Daniel was) became a contractor to the Pennsylvanian Railroad and died
about the 1930's a very wealthy man. Peter, the only member of Daniel's
family who remained in Ireland, married a Miss McCann from the Co. [County?]
Derry and had a son and daughter. The son, Daniel, is Jesuit priest of
the Irish Province of that order and is at St. Francis Xavier's Church,
Gardiner Street, Dublin. The daughter, Mary, lives at Barracktown House,
Patrick, the youngest brother, married a Miss Campbell from South
Tyrone and had a family of seven sons and two daughters. Two of the sons,
John and Charles, emigrated to America after a brief sojourn in
Australia. They settled in the State of Utah where they married and
had families and grand children. John died in Park City, Utah, of which
city he had been mayor and Charles died in Salt Lake City at the age of
ninety-three, about thirty years ago. Patrick, besides running a farm,
managed the Shields Bank, which he had founded in 1850, and which was
very prosperous in his life time. After his death, however, it met with
difficulties and the inevitable crash, to the tune of Ã‚Â£160,000, came in
the year 1899. The Court of Appeal found that the main cause of the
disaster was the offer to depositors of too high a rate of interest.
His eldest son, Michael, was a partner with him in the P. and M. Bank
and on his father's death, he succeeded to Altmore House where he died
about 1910. He married Miss Elizabeth Murphy of Lurgan who died and
secondly Elizabeth James of Belfast by whom [he?] had two daughters,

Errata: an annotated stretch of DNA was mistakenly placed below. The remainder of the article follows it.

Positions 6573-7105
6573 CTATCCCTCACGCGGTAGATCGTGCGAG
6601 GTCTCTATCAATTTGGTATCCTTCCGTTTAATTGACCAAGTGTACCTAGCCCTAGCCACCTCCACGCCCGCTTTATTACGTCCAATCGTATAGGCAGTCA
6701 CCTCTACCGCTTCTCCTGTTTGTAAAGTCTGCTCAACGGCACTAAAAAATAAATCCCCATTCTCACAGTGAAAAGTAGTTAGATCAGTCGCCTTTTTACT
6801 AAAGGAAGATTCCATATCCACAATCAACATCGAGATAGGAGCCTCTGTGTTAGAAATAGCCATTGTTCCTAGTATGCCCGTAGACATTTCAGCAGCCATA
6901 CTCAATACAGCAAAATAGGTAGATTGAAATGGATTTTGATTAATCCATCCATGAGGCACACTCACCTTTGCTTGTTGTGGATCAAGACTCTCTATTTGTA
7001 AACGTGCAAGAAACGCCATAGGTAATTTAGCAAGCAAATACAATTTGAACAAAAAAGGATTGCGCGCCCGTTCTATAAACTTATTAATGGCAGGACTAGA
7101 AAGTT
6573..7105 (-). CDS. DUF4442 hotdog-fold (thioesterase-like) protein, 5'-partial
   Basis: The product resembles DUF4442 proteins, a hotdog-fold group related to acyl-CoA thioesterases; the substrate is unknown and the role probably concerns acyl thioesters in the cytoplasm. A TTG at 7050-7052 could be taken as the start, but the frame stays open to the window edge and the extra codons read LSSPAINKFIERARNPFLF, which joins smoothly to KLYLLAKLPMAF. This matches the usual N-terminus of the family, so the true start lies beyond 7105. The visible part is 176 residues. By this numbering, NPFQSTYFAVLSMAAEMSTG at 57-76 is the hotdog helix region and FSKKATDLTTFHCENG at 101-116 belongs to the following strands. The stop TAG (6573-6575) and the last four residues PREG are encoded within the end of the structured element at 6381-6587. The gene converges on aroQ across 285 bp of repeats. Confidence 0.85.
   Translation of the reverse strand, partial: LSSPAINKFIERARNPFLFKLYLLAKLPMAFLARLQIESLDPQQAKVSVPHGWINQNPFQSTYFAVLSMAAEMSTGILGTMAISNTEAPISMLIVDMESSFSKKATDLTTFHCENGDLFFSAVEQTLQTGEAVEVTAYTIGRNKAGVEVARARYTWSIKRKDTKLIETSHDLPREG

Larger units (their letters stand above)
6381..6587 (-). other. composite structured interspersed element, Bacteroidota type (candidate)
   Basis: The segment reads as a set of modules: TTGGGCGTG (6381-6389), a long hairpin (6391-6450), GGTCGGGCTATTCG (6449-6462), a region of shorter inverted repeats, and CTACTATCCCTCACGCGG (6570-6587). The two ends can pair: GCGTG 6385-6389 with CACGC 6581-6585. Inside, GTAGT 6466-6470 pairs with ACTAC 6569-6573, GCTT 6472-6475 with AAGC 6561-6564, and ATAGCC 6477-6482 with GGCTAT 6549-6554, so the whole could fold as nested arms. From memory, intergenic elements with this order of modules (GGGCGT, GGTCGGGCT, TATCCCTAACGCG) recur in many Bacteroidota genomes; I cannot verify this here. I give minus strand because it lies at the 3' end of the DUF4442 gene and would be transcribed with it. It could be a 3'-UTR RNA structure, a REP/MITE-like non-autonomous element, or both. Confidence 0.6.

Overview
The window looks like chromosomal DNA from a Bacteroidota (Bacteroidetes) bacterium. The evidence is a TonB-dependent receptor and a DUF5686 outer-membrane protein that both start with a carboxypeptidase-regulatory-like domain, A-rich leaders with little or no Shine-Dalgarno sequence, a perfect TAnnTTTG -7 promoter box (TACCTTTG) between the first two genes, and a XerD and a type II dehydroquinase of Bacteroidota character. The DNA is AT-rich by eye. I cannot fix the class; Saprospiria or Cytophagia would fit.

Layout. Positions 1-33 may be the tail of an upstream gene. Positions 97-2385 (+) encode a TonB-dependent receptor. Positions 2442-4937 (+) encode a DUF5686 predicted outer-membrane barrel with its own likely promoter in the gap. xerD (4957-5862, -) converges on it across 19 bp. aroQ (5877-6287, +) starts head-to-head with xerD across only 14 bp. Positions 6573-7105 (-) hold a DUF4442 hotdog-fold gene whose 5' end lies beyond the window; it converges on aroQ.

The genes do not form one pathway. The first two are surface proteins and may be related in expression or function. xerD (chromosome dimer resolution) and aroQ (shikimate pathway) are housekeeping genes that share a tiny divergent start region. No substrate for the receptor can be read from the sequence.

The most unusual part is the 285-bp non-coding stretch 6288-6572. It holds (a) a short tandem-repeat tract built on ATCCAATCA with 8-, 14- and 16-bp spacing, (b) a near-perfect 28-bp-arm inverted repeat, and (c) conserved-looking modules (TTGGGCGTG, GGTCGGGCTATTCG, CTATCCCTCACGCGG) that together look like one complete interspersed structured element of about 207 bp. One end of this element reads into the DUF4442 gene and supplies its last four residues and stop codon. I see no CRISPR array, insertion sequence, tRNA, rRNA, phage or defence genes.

one of whom went to America and died on 1964.
Of Patrick's three other sons who remained in Ireland, James succeeded
to Altmore House on the death of his brother. He had, besides the farm
in Altmore, business interests in Dungannon, eight miles away. He
married Miss Margaret McElholm of Dungannon and had a family of eight
of whom four, one son and three daughters survive and all but one live
in Ireland. James the [James's?] eldest son, Frank, died a few years ago.
He was a dentist and practiced in Dungannon. He was married to Miss Byrne
of Dublin and had two sons, Aidan and Frank, both now living in England
where Frank is a dentist in practice in Surrey.
James' only surviving son, Vincent Peter, is a solicitor living in
Loughrea, Co. [County?] Galway. He married Miss Tighe from Cavan and
has two surviving sons, one Dan, a solicitor in partnership with him and
the other Frank, a barrister-at-law and a member of the Connacht Circuit.
Both are married. Of James' surviving daughters, two, Mona and Norah
reside in Dublin where Norah is a solicitor. Molly is married, living
in England. Patrick Junior resided in Altmore Lodge and practiced as a
Solicitor in Dungannon until his death, nearly sixty years ago. He
married Miss Minnie Roantree whose family lived in Sligo, and had a
family of five, three boys and two girls, of whom one boy and one girl
survive. This brother and sister (Maurice and Eve) are living at
Altmore Lodge; they are unmarried.
Francis,the second youngest of Patrick's family married Elizabeth
Roantree. He was solicitor and practiced in Omagh where he lived
until his death in his ninety-first year, eighteen years ago.